Drugs for oral administration. Flekainid and propafenone have moderate efficacy in preventing recurrences of AF and have the same contraindications for use as with intravenous administration. They should not be prescribed to patients with myocardial dysfunction or ischemic heart disease, and if TP occurs, which can lead to a significant increase in the frequency of ventricular contractions, ideally should be combined with BAB or calcium channel blockers. The author of these lines gives preference to flekainid and, with normal ventricular function, recommends it as a first-line agent.

BAB rarely prevent atrial fibrillation (AF), but if the medical history suggests that arrhythmia is provoked by exercise or due to hyperthyroidism, they are the drugs of choice. Some (but not all) studies have shown that sothalol, a class III antiarrhythmic drug, is more effective in preventing AF, compared with other BABs, but should be avoided in patients with a prolonged QT interval.

The most effective means of preventing recurrence of atrial fibrillation (AF) is amiodarone, but due to the high incidence of undesirable effects, the drug should only be used as a backup for treating patients with severe symptoms if the other drugs listed above have been ineffective or cannot be prescribed. Amiodarone is the drug of choice in treating patients with heart failure.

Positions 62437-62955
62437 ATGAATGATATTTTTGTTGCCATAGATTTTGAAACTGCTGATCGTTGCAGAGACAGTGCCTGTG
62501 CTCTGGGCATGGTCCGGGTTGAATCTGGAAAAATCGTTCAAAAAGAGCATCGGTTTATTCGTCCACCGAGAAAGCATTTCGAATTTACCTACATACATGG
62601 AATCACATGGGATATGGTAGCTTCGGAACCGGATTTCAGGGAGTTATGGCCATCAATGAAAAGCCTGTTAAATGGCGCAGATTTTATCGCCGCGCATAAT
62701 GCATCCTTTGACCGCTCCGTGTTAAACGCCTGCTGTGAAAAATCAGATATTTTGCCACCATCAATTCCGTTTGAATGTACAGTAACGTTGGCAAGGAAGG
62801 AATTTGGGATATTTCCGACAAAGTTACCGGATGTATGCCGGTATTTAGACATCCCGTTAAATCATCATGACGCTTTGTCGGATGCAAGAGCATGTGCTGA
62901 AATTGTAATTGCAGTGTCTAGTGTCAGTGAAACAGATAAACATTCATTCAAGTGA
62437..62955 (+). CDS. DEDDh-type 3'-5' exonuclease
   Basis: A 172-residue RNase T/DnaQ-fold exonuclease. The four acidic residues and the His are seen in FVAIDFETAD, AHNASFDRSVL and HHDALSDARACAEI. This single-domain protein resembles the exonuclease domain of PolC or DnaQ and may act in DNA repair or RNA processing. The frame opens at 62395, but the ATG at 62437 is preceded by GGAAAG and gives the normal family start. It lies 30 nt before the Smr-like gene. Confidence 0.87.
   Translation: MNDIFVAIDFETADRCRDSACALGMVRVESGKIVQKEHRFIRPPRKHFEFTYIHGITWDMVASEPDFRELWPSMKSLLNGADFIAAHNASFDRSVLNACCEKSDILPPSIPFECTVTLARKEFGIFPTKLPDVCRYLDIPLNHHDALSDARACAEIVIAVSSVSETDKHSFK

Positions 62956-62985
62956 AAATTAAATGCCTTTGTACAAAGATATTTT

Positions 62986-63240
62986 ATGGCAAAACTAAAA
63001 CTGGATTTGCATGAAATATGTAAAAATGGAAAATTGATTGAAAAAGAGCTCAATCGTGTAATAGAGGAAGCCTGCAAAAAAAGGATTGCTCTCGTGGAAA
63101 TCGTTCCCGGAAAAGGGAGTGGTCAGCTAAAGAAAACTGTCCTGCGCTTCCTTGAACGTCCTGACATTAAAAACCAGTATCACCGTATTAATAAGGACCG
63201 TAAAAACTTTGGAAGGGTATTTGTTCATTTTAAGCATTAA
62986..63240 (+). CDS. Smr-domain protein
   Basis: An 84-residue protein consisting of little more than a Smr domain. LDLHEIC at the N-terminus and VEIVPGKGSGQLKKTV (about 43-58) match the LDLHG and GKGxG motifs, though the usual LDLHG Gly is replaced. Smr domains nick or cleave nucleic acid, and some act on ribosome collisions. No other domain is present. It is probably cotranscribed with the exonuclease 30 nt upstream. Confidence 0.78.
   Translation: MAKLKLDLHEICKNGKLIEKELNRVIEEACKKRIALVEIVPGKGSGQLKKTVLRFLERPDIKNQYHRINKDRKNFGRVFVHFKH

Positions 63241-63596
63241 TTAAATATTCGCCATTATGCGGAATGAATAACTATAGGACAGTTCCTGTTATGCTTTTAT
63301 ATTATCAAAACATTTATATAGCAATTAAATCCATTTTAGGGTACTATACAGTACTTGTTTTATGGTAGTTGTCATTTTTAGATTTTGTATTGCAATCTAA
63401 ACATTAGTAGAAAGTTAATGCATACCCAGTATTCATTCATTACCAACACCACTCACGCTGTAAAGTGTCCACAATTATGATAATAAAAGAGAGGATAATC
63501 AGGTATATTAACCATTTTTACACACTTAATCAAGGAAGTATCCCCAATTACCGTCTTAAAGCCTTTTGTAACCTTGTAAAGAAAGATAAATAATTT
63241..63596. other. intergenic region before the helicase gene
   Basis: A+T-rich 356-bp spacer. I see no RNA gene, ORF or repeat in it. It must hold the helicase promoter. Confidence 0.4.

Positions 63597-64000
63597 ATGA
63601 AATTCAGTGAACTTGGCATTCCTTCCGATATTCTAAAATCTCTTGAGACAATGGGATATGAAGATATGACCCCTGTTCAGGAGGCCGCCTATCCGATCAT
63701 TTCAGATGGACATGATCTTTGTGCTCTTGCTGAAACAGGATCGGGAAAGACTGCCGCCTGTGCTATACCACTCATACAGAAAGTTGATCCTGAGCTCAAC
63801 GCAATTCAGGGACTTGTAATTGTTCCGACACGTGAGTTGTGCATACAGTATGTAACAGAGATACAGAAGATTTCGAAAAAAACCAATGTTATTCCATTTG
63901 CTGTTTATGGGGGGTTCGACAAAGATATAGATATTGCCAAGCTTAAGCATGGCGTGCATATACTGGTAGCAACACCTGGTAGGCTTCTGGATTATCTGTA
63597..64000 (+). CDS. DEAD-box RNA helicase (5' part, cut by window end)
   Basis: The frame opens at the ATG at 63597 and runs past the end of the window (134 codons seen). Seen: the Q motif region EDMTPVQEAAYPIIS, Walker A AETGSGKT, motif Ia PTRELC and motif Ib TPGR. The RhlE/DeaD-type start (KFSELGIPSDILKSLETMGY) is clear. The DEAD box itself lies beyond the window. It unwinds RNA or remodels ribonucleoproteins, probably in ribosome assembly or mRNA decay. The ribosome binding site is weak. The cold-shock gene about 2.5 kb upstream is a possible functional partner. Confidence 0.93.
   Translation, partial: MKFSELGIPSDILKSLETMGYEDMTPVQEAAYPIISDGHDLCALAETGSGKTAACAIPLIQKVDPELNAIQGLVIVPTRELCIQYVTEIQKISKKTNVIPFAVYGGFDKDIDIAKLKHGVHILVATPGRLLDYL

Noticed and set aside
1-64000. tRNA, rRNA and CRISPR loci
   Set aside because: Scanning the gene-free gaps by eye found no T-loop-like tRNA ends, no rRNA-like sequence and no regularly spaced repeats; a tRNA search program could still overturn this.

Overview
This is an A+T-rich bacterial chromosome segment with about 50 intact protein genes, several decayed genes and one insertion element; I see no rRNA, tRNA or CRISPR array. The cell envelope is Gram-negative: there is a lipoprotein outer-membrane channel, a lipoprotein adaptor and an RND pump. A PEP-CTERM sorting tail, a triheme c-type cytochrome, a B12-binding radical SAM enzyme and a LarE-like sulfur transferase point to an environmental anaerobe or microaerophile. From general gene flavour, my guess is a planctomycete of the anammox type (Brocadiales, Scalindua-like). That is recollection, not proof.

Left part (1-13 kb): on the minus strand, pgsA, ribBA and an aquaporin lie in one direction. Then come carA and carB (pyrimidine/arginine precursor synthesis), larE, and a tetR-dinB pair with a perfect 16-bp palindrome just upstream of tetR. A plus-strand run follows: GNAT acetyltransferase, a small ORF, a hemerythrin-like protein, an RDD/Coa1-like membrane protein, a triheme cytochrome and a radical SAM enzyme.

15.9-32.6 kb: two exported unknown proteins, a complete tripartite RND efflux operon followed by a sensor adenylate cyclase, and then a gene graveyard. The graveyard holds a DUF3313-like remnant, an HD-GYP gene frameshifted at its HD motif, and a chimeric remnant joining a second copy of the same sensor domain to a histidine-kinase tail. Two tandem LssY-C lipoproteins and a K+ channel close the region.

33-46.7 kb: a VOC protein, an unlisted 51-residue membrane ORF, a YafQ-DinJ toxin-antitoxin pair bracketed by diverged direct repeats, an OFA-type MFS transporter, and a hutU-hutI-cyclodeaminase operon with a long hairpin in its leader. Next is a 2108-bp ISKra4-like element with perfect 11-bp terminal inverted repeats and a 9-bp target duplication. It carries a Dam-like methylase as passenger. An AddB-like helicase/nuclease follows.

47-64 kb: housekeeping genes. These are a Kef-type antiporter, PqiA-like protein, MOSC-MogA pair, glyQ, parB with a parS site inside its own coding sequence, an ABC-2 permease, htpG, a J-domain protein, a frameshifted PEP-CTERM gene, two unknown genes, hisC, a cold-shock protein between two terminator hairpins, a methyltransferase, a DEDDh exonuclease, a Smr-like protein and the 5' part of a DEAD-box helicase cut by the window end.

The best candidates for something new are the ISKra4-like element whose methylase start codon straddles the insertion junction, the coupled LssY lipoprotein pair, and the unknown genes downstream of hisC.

Dronedarone, a derivative of amiodarone, due to reports of a large number of cardiac and extracardiac adverse effects, is currently recommended only as a second-line drug for maintaining sinus rhythm in adult clinically stable patients with paroxysmal AF or persistent AF after successful cardioversion.

For the prevention of paroxysmal atrial fibrillation for many years used quinidine. However, a meta-analysis of research data showed that taking the drug is associated with a significant increase in mortality (presumably due to its proarrhythmic action), so it is no longer used to prevent recurrence of AF.

Digoxin shortens the refractory period of the atrial myocardium and thus increases the susceptibility to AF. There is no evidence that it prevents arrhythmia.

The strategy of “frequency control” in the treatment of atrial fibrillation

A number of drugs slow down AV conduction (the so-called negative dromotropic effect) and thereby reduce heart rate with persistent AF.